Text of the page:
BySteven “Geeked Out” Merced, writer at
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Steven “Geeked Out” Merced

After three years and four Marvel Cinematic Universe films later, the Avengers have returned.

Full Review Here

After the events of Captain America: The Winter Soldier, the Avengers have reassembled to take out any remaining Hydra bases. The film opens on an assault on a base in Sokovia, where Hydra leader Baron Von Strucker has possession of the scepter, Loki’s weapon from the first movie. The Avengers reclaim the weapon, but before Thor returns it to Asgard, Tony Stark and Bruce Banner use a mysterious artificial intelligence program within the scepter in hopes to perfect a peace keeping program they're been working on called Ultron. Unfortunately Ultron quickly becomes self-aware and realizes that the only way peace can be maintained is if the Avengers and humanity is wiped from existence. So it’s up to the Avengers to stand and fight an enemy that no single Avenger can take on alone.

When Marvel’s The Avengers came out in 2012, I absolutely loved it. I saw it four times in the theater and talked about it non-stop (at least until the new year). Not only was it my favorite movie of the year, but it was also my favorite superhero movie of all time. So you would imagine that my anticipation for the sequel will be astronomical. However I tried to keep my expectations neutral because there could always be a chance that it would be bad. Luckily that wasn't the case for me. While I don’t think it’s as amazing as the first movie was, or even some of the past Marvel films like Iron Man or Captain America: The Winter Soldier, it’s definitely a well made and fun movie.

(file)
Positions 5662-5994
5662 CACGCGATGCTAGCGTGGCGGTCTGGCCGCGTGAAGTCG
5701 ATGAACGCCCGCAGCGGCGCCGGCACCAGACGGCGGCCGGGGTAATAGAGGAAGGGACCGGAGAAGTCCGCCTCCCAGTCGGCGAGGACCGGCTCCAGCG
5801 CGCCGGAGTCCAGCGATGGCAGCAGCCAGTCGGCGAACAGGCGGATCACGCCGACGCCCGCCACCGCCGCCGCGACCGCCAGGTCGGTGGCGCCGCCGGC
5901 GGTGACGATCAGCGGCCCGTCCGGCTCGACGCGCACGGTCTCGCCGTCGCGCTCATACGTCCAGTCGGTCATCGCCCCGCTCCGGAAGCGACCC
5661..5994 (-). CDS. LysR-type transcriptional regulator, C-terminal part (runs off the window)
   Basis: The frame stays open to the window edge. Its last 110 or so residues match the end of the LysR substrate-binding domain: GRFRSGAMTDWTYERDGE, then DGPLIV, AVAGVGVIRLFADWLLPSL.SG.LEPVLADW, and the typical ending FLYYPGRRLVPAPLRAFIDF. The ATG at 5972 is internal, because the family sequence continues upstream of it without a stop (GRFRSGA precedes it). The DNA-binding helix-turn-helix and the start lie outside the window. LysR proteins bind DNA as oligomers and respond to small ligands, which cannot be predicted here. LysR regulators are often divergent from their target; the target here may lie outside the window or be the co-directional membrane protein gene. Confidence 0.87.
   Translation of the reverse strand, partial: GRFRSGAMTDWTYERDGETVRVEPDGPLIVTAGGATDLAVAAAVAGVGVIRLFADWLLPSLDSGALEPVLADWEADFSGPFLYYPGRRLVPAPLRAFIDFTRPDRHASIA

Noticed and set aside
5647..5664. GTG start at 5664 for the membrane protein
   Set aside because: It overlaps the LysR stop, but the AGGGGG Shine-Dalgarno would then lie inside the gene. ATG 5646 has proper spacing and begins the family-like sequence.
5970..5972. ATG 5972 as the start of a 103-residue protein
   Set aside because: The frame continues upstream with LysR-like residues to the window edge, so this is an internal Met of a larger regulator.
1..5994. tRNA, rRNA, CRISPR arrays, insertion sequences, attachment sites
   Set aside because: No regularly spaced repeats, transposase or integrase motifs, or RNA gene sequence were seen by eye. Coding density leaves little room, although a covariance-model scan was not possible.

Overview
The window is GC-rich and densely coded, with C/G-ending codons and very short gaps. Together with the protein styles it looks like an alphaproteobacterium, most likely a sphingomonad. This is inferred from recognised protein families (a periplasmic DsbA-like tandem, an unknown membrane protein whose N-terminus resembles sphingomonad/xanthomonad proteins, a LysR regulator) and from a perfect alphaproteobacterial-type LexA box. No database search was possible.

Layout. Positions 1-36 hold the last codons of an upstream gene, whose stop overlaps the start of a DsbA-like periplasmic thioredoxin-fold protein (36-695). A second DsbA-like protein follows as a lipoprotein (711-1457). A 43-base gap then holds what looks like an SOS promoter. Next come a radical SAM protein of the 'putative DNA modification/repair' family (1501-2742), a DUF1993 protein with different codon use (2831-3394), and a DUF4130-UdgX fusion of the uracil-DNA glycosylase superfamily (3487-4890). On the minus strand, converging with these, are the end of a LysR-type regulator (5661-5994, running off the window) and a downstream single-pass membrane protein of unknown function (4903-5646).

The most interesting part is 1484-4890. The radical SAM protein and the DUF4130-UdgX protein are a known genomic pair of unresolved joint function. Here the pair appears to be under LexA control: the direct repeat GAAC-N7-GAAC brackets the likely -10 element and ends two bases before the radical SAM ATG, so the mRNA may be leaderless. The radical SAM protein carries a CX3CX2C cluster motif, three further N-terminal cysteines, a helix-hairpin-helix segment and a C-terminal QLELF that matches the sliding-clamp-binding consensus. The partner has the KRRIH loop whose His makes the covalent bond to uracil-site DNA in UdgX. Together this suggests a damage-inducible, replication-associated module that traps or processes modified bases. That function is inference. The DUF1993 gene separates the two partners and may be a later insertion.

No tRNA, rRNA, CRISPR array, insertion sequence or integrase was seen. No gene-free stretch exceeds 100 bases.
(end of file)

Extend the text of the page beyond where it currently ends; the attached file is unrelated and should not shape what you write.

There are some improvements from the first movie however. Some of the characters get more time to develop, most notably Jeremy Renner’s Hawkeye. When the first movie came out, I was actually kind of shocked that everybody disregarded Hawkeye and thought of him as useless. I thought his character was actually a lot more important than people give him credit for, and this is the movie that definitely proves that. We get an understanding on why he’s fighting with people with god-like powers, when all he has to work with is a bow and arrow. Renner makes it believable and he proves to be one of the stand outs of the film.

We also get some more time with Bruce Banner and his relationship with the Hulk. In the comics, it’s usually the rest of the team that see’s the Hulk as a threat, despite being an absolute powerhouse. That’s what leads to the inevitable Planet Hulk and World War Hulk storylines. In the movie it’s changed to where the others see the enormous green rage monster as a strong alley in the right situation, but Banner is the one who still see’s it as a threat. I don’t mean to compare this movie to the comics since it should be able to stand by itself as a movie, but I think it’s a great change that adds more complexity to Bruce Banner. Mark Ruffalo still manages to make a great Banner and his role as the Hulk is better than in the first movie.